Kavarna Slavia - Slavia Café

Slavia is a traditional café in the heart of Prague, serving Czech, but also international cuisine, offering salads, fish and meat specials, which are possible to order, with breakfast menu at 8 am already – at the time the Café opens. Of course – their coffee, drinks and cocktails are only the best of the kind.

The place is surrounded with history – The National Theatre across the street, Charles Bridge about 5 minutes walk, and the shop windows are overlooking the Prague Castle at the horizon. You can enjoy all these, while having a nice cup of tea or a glass of wine. The music in the space is provided by a professional pianist, who plays live everyday from 17 to 23, a quite rare sight nowadays, don’t you think?

The café is filled with its colorful history, and its position in Prague is literary exclusive – they can please even the most demanding customers. After the National Theatre was opened, as it lies on the opposite side of the street, it became a also a place where actors and directors meet and often also sign the contracts for the next years.

The setting and history is not a thing you could eat or drink, however it forms an inseparable part; Slavia is really something which attracts many famous characters from Czech culture, and it always did. They are number one at Narodni Trida, and not only by number. The setting on the bank of Vltava River ables to watch Czech history passing by. From the very place could have been watched in 1868 placing of the founding stone to the National Theatre, 1937 the funeral march of T.G. Masaryk was passing by, in 1989 the students parade of starting Velvet Revolution went around. When the ex-president Vaclav Havel wants to make a big party, Kavarna Slavia often provides him the setting.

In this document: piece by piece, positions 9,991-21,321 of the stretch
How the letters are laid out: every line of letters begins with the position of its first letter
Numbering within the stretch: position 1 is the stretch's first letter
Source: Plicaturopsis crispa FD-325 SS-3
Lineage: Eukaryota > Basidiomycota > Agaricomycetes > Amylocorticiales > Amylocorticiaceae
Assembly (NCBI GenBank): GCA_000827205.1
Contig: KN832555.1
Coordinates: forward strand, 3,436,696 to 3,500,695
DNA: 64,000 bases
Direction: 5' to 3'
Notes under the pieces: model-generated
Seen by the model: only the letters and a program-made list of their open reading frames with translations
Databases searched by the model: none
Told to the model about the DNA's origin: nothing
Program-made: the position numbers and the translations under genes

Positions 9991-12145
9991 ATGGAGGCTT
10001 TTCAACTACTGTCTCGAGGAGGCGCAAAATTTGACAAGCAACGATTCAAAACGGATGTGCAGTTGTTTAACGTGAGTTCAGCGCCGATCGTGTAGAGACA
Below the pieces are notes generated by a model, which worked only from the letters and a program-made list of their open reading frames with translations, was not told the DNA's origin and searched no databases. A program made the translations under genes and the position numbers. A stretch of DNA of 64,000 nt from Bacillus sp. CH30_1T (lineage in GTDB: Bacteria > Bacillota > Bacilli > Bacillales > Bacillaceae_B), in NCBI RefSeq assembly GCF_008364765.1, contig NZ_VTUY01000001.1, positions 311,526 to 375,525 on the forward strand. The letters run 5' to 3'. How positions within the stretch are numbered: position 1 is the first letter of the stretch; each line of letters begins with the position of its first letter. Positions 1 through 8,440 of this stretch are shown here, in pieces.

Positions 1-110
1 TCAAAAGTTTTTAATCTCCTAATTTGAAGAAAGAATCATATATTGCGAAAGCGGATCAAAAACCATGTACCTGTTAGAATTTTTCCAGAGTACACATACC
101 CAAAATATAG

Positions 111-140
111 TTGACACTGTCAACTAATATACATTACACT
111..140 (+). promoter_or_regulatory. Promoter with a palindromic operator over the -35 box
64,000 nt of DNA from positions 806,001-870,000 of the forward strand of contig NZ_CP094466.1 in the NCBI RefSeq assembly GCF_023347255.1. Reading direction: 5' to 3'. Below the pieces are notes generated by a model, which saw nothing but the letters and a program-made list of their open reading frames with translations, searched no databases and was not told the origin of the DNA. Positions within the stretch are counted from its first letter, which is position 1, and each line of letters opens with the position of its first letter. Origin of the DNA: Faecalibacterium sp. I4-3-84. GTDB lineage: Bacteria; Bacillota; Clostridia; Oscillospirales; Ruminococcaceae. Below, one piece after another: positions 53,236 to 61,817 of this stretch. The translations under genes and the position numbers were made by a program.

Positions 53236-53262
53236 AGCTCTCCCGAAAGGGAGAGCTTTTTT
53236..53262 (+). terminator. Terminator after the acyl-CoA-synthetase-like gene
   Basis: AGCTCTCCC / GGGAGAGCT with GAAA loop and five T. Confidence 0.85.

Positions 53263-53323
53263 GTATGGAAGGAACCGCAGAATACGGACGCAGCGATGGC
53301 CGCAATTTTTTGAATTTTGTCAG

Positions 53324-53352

The list of guests who come to have their coffee is like “Who is Who” of personalities from all the spheres of life. Also absinthe belongs to the place, where it appeared as a literary drink from Cafés in Paris, where the drunkard Verlaine made it famous. For its colour, it was called ‘the green fairy’ and for its effects ‘green poison’. It was banned later, and staid illegal until recent past. Now it is served again, but without its poison – more like a curiosity, because it lost its inspirational power, which can’t do without the poisonous drop.

On the picture by Oliva, there is really a poisonous green, transparent naked woman, like a muse breathing out clouds of alcohol and poetical ideas. The picture called ‘Absinthe Drinker’ origins in Café Slavia.

We once had their cappuccino and delicious hot apple strudel in the afternoon and enjoyed the dignified atmosphere the place holds. Th experience was simply beautiful.

Smetanovo nabrezi 2
Praha 1
110 00
tel: +420 224 218 493

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